In both cases the answer is probably “true”. And yet … in my view it is EXCLUSION to communicate these atrocious acts as acts against a particular group. It is INCLUSION to brand them as acts against humanity.

Yes, the LGBTQ community has every right to be outraged and sad - they lost good friends (and in the Orlando Kinship Chapter they are likely to have known some personally). But in all sadness and anger I wouldn’t want to single out the LGBTQ community (nor the African-American community a few months earlier in Charleston, nor the student community of Columbine, Erfurt, Winnenden…) for my sympathy. This act of hate is an act against humanity. And therefore it is not just about LGBTQs, but about you and me and …


Andreas, I understand what you are saying here, but I think you are going to have to let those of us in the LGBTQ community mourn this as we see fit. This is an unimaginable act of hatred and horror, and personally, my anger over this is palpable. You will have to excuse us as we point our fingers back at organized religions that demean and dehumanize our community, our marriages and our very existence. This is what happens when you institutionalize intolerance, hate and bigotry. I certainly hope this comes as a learning moment for those that continue to do so, but given a very recent encounter I have personally had here, I sincerely doubt it will.


Not to downplay the horror but is this really the worst mass killing in US history.It may be if the perpetrator is an individual but there have been many mass murders in the USA over the years some with over one hundred casualities.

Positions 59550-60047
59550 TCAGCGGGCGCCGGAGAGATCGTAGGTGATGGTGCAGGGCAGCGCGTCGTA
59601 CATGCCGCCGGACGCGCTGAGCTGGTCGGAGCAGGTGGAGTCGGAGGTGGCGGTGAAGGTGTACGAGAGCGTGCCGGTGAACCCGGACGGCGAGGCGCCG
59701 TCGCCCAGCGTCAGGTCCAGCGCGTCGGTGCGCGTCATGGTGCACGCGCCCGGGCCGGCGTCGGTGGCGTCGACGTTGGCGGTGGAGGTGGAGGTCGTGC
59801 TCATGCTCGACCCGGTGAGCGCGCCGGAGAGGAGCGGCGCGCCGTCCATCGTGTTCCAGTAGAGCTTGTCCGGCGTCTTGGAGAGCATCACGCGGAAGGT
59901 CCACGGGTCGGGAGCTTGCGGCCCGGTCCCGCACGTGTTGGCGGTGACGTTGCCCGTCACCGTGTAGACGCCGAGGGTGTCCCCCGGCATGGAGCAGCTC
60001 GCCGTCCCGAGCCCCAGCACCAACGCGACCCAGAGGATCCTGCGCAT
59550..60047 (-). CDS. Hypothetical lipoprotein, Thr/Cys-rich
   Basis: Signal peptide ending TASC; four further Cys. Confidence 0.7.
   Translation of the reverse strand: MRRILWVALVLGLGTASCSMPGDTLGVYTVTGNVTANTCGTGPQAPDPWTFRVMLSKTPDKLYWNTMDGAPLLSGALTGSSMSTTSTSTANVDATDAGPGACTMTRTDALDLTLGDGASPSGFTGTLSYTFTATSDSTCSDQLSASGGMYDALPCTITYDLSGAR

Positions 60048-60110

And is it really a hate crime? If ones sacred literature teaches that the killing of homosexuals is not only allowed but also commendable and ones death during battle is a sure ticket to Paradise then can we reasonably expect anything different from a devout Muslim.

While we like to think of ourselves as more tolerant and loving than this our own society has a lot of innocent blood on our hands.The extra judicial killing of suspects by drones and the accompanying deaths of innocents is a grim reminder of how far we in the West are from the ideals of Jesus.

The shooting in Orlando is a tragedy but probably more have died in the USA from accidents and individual acts of violence.While we mourn the one we should not forget the others.


if one takes the history of Islam, the recent pronouncements from Anerican Evangelicatal pulpits, and leading political want a be’s this is just the tip of the iceberg. Oh yes throw in the gun lobby. There is an essay on Agape love, we need it badly. Tom Z


“We have just enough religion to make us hate, but not enough to make us love one another.” Jonathan Swift 1711.